Truth is knowledge of things as they are, and as they were, and as they are to come
All truth is independent in that sphere in which God has placed it
I once heard a brother compare truth to a tool lost in the yard. If a family cannot find the tool, they might have all manner of opinions as to what became of it. The father doesn’t recall that the tool was ever actually owned. The mother knows that the tool was owned, she was the one who bought it for a specific project. The son who used the tool last knows that he must have been the one to lose it, and claims total ignorance of anything to do with the tool whatsoever! The sister hears all of these conflicting opinions and decides that there is just no definitive truth related to the tool.
But there is a truth. It is still sitting under the bush in the backyard, whether anyone knows that it is there or not. Because truth is not based upon opinion. It is simply “things as they are.” And so truth is independent, it does not have to be known or even accepted to exist. It just is.
Pilate didn’t know what the truth was. Not because the truth didn’t exist, but because he did not receive it. He delivered it up to the crucifixion instead. But even though he was ignorant, Jesus still was who he was, and the truth is what it is.

Knit Our Hearts- James 3:2 (NIV); Proverbs 9:9, 27:17

We all stumble in many ways.

Give instruction to a wise man, and he will be yet wiser: teach a just man, and he will increase in learning.

Iron sharpeneth iron; so a man sharpeneth the countenance of his friend.

COMMENTARY

We all stumble in many ways
Give me a list of moral dilemmas, ethical quandaries, and human behaviors to judge. I will answer each one and I will invariably feel that all of my answers are the right answers, or in other words I will feel that my opinion is the same as God’s. Every man believes that he judges rightly.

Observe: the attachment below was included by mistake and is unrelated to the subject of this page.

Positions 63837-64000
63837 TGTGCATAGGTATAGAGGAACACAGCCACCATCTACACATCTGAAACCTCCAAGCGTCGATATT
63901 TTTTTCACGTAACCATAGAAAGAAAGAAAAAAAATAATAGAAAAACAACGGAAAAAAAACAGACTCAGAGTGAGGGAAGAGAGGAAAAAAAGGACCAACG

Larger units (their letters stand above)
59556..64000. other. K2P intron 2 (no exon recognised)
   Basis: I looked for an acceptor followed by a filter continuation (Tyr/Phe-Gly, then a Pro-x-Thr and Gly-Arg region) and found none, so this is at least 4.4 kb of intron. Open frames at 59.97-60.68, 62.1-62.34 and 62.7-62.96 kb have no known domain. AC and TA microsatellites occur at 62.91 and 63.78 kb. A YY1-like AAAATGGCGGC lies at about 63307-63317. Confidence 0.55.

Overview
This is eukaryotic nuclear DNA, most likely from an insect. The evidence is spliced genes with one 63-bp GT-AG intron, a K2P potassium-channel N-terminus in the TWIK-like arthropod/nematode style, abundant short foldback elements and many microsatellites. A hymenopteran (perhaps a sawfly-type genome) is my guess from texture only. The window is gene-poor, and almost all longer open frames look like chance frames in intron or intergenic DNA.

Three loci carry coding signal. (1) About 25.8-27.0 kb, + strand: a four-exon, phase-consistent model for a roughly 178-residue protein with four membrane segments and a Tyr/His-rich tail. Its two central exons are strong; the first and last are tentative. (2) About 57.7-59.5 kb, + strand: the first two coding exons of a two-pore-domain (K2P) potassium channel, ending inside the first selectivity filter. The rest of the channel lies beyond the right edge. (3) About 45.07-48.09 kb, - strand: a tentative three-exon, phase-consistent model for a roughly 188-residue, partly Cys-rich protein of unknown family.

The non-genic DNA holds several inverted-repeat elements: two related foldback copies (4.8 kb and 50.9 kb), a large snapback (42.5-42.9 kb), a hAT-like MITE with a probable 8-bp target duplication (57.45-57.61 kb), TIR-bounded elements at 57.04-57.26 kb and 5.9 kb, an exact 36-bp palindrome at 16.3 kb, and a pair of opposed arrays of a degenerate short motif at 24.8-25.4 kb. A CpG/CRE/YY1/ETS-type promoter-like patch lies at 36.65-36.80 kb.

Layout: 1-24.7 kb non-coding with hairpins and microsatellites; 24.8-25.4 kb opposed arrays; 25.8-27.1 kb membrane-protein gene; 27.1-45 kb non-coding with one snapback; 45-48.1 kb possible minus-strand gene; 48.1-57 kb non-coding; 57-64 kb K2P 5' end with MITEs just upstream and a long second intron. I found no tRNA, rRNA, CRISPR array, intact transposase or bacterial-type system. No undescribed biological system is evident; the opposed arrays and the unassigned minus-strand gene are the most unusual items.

But if I ask you to answer this same list of questions, you might answer some the same as me, but you will inevitably answer others of them differently. And for all your answers you will be just as convinced of your own rightness as I am of mine, and this would mean that at least one of us must be wrong, even when we are convinced that we are right.
If we’re being perfectly honest, though, it isn’t just one of us that is wrong. Neither you nor I will be totally right in all of our judgments because we are flawed and imperfect beings. In one of our disagreements I might be the one in error, but in another disagreement it might be you.
Every man believes that he judges rightly, but every man is at least somewhat mistaken.

Give instruction to a wise man, and he will be yet wiser
A man sharpeneth the countenance of his friend
Exploring the differences in our beliefs can be a painful exercise, because it is very easy to get one’s pride tangled up in it. If one is not careful, then feelings are hurt and bitterness comes out. However, if both parties are willing to shelve their pride and sincerely seek truth, then something remarkable occurs.
First we can examine our areas of disagreement objectively. By questioning our motives we may discover a bias that blocked our discernment. With time and care we can each improve, or sharpen, the other’s understanding.
There is another benefit as well. Though we may have differences of opinion, we also certainly have agreements. As I suggested yesterday, in those places where our opinions overlap our confidence in having judged rightly greatly increases. There, in our mutual agreement, we begin to see God in our midst.